scan statistic and ACO is reported in [208]. It is observed that these
hybrid algorithms exhibit performances superior to that of the
individual algorithms in terms of efciency and clustering quality.
The ant based clustering algorithms nd applications to web
mining [209], test mining [188], texture segmentation [210],
intrusion detection [211,212], high dimensional data analysis
[213], long-term electrocardiogram processing [214] and gene
expression data analysis [215].

 PSO-based approaches: The PSO is based on the swarming


behavior of particles searching for food in a collaborative
manner. The algorithm has become popular among the
researchers [7072] due to its simple form for implementation,
easier selection of parameters and faster convergence rate.
The cluster analysis using PSO was proposed by Omran et al.
[219] for image clustering. Then van der Merwe and Engelhrecht
[220] applied it for cluster analysis of arbitrary datasets. The
algorithm in its basic form for cluster analysis consists of a swarm
in a D dimensional search space in which each particle0 s position
xi mi1 ; mi2 ; ; mik ; ; miK  consists of K cluster centroid vectors.
The mik is the centroid of cluster cik. The position of ith particle is
associated with a velocity V i vi1 ; vi2 ; ; viK , where vi1 ; vi2 are
initialized as random numbers in the search range. Then the
tness of particles is evaluated with a suitable tness function
f : dened in Table 2. Based on the tness values the best previous
positions achieved by the particles represent the local solutions
given by P i pi1 ; pi2 ; ; piK . For the initial run P i xi . The global
solution is the best position achieved by the swarm in a generation
given by P g pg1 ; pg2 ; ; pgt , where t is the number of generation.
The cluster centroid positions are updated with the velocity and
position update of the particles given by
vik t 1 w  vik t c1  r 1  pik t  xik t
c2  r 2  pg t xik t

xik t 1 xik t vik t 1

where r1 and r2 represent random numbers between [0, 1], w is


the inertia weight which is taken as 0.4. The c1 and c2 are
acceleration constants taken as 2.05. The updation process continues till the number of data points which belongs to each cluster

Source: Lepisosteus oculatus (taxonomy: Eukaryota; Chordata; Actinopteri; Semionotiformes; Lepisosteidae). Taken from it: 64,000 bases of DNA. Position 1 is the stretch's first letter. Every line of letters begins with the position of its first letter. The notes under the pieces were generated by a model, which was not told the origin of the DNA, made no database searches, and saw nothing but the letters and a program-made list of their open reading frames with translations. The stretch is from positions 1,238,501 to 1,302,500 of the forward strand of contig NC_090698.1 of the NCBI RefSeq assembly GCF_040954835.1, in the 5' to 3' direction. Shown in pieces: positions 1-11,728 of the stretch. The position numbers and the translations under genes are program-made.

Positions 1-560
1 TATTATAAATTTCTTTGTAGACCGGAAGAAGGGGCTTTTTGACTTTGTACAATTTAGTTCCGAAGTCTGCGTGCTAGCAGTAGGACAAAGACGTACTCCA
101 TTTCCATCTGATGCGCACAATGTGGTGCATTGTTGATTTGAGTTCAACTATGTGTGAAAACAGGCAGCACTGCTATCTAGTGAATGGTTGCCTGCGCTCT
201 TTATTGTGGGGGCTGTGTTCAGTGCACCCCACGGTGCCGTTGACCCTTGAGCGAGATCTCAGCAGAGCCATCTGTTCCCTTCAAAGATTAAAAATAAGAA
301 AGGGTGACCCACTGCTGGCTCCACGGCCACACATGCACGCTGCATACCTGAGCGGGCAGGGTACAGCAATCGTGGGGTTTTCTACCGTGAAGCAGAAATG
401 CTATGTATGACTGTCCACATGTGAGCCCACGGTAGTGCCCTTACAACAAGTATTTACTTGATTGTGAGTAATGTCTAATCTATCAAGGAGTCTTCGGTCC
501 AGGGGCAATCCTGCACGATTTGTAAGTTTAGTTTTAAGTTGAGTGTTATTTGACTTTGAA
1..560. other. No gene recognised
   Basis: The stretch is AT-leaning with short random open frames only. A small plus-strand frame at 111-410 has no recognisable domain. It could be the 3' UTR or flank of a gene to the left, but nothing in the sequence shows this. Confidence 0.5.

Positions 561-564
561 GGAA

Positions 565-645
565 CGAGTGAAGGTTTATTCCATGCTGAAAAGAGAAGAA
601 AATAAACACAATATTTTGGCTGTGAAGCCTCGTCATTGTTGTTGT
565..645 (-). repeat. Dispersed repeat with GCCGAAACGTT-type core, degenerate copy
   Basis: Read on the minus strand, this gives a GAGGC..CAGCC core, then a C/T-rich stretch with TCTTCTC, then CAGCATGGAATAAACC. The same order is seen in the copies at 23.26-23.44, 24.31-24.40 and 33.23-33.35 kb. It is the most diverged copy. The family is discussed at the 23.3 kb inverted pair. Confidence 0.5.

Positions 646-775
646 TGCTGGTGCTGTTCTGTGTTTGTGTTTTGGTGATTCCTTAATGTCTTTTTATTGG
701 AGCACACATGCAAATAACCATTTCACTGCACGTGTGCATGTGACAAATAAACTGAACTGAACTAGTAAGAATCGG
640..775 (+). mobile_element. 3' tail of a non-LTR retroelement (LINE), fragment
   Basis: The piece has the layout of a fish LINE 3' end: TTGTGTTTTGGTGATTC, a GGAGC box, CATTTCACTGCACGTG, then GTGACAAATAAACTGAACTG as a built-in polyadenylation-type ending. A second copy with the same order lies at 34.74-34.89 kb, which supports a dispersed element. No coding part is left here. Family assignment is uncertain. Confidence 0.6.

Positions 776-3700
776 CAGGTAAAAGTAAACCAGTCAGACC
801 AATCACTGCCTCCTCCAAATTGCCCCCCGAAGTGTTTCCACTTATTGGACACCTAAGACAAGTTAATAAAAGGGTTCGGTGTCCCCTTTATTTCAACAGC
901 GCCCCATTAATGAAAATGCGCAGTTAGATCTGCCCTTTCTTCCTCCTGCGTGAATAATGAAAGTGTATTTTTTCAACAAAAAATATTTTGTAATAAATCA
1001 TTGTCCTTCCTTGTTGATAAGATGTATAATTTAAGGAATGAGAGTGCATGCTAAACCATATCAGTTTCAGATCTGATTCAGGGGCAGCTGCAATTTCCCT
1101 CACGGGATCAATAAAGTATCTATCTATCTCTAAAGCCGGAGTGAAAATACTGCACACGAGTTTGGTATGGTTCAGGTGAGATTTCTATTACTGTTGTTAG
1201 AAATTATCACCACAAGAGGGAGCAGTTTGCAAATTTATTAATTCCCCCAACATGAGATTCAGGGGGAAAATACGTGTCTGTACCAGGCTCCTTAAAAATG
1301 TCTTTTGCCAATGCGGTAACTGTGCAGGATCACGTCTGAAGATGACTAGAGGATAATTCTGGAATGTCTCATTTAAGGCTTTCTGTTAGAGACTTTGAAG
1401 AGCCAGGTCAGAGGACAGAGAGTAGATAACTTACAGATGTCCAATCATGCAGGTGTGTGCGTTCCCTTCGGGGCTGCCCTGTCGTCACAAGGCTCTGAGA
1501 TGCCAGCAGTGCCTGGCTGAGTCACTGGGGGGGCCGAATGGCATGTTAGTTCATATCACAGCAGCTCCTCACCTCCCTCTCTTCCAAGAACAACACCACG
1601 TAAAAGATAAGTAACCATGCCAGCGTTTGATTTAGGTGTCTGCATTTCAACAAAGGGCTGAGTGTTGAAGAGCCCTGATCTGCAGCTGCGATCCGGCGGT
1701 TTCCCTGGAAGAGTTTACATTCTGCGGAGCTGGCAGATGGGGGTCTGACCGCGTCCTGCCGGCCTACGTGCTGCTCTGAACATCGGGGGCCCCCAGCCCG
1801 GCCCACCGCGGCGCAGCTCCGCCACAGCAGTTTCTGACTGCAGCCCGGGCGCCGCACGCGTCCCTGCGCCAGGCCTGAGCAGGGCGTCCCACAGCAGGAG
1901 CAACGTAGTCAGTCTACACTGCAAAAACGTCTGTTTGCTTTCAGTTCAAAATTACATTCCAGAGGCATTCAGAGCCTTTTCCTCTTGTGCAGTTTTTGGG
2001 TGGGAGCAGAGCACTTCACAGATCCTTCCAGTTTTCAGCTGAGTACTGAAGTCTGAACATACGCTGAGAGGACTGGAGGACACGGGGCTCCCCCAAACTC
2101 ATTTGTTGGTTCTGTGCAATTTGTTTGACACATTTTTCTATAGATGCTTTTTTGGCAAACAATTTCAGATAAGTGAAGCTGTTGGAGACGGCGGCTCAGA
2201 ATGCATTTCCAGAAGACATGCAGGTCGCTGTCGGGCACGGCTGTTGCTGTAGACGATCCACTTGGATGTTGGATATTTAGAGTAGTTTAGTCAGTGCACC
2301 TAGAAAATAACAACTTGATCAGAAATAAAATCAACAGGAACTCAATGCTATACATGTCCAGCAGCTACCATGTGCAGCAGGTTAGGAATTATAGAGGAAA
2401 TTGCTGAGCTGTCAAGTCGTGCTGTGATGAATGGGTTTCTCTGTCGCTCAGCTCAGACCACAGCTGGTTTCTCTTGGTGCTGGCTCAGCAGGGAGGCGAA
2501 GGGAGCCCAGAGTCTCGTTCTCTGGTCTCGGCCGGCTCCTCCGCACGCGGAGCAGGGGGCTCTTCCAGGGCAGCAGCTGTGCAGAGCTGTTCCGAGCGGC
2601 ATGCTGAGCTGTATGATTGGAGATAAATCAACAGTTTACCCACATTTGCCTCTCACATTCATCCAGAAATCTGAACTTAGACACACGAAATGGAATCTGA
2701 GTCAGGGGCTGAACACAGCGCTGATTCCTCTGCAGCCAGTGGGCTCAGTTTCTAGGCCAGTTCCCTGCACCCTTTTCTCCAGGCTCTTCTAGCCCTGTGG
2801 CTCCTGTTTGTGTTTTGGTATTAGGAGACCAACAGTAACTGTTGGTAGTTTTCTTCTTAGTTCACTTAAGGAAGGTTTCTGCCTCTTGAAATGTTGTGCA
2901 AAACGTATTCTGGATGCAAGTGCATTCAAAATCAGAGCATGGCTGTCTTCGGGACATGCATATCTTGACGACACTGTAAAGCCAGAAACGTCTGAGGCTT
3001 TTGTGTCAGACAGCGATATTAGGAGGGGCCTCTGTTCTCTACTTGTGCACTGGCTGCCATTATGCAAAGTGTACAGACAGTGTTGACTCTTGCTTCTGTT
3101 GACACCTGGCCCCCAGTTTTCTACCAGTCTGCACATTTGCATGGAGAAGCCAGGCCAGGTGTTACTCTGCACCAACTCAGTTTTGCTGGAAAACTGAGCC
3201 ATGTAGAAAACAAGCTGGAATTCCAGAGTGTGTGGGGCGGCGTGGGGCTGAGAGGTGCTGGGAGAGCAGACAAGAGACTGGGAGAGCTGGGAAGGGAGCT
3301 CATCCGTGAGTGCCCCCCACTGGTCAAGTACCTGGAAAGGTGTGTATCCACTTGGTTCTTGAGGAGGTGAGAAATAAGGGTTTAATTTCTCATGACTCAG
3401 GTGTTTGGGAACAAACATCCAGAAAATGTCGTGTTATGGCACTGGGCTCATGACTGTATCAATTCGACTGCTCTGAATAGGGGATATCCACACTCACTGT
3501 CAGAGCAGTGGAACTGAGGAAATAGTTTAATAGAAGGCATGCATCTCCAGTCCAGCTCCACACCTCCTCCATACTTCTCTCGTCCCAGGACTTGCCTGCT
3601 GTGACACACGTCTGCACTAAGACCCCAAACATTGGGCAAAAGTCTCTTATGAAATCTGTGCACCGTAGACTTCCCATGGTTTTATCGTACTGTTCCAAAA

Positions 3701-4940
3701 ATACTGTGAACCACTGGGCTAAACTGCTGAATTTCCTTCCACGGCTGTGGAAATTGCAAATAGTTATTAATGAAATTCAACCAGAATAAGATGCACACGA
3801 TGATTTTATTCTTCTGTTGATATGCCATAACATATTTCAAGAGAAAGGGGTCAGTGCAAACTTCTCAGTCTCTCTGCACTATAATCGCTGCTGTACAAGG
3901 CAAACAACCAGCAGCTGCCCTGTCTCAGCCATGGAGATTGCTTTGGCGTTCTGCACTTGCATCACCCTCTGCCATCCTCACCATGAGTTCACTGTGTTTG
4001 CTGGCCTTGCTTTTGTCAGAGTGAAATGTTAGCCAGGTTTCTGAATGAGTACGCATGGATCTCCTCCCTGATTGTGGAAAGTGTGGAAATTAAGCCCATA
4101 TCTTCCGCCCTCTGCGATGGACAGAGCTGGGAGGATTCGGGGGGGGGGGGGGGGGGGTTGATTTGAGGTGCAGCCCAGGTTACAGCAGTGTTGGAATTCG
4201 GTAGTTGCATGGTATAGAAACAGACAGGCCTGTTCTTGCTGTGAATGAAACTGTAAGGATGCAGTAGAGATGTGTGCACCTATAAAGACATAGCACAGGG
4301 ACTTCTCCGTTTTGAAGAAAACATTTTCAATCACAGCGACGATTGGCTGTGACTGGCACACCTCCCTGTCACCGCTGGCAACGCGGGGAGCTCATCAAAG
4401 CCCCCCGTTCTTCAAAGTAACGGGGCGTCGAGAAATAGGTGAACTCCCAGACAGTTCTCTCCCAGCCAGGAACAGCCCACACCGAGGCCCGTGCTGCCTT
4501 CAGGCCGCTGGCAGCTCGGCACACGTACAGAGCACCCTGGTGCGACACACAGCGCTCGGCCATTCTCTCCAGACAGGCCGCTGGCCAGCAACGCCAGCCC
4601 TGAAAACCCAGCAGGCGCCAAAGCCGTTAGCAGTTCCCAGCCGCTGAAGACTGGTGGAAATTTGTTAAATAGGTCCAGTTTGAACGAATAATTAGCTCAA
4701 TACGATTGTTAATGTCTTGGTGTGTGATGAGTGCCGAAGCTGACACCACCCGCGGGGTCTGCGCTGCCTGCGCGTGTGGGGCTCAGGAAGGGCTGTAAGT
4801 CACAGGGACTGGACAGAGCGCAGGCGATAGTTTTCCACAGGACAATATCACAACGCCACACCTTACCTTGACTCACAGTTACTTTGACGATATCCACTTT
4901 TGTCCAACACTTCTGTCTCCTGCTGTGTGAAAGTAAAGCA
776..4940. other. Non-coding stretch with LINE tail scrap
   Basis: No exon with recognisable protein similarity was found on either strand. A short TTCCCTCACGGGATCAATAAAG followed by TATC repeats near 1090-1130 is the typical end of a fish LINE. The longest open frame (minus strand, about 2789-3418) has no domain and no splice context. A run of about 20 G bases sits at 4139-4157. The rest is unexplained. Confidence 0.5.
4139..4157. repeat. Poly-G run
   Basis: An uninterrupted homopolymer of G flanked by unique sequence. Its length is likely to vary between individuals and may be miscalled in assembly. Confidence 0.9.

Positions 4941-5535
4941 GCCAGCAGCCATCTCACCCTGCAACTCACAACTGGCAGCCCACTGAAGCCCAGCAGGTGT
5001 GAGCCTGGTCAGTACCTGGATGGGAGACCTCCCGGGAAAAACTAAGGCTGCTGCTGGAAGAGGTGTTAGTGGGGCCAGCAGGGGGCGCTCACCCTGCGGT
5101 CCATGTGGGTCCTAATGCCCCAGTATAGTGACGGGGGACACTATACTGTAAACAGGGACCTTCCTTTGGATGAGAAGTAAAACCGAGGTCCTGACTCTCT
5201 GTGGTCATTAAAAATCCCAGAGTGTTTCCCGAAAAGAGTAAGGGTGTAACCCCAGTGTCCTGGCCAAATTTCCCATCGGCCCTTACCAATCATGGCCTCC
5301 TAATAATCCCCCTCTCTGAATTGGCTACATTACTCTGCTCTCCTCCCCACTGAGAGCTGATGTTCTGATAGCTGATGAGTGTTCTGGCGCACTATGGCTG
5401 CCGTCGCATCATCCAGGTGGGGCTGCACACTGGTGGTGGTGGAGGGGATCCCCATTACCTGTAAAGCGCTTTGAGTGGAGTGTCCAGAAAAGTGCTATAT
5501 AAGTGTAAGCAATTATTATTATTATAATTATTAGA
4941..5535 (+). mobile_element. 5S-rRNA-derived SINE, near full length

remains constant for certain generations.
A number of variants of PSO based clustering algorithms have
been reported by researchers in the last couple of years. Cohen and
Castro [221] have proposed a particle swarm clustering (PSC)
algorithm in which the particle0 s velocity update is inuenced by
particle0 s previous position along with a cognitive term, social
term and self-organizing term. These terms are helpful to guide
the particle for better solutions and to avoid local stagnation.
A combinatorial particle swarm optimization (CPSO) based partitional clustering is proposed in [222] for solving multi-mode
resource-constrained project scheduling problem. Chuang et al.
[223] developed a chaotic PSO which replaces the convergence
parameters like w, c1, c2, r1, r2 with chaotic operators. These new
operators incorporates ergodic, irregular, and stochastic properties
of chaos in PSO to improve its convergence. A selective particle
regeneration based PSO (SRPSO) and a combination of it with Kmeans (KSRPSO) are proposed in [224] for partitional clustering.
Both algorithms provide faster convergence than PSO and
K-means, due to particle regeneration operation that enables
better exploration of search space. Sun et al. [225] proposed a
quantum-behaved PSO (QPSO) algorithm for cluster analysis of

gene expression database. Recently a new PSO based partitional


clustering algorithm is developed by Cura et al. [226] to handle
unknown number of clusters.
The hybrid algorithm based on K-means and PSO is proposed
by van der Merwe and Engelhrecht [220] in 2003. The PSO has
been suitably combined with K-harmonic means [227] and rough
set theory [228] to produce hybrid algorithms for partitional
clustering. Du et al. have formulated a DK algorithm [229] by
hybridizing particle-pair optimizer (PPO) algorithm (a variation on
the traditional PSO) with K-means for microarray data cluster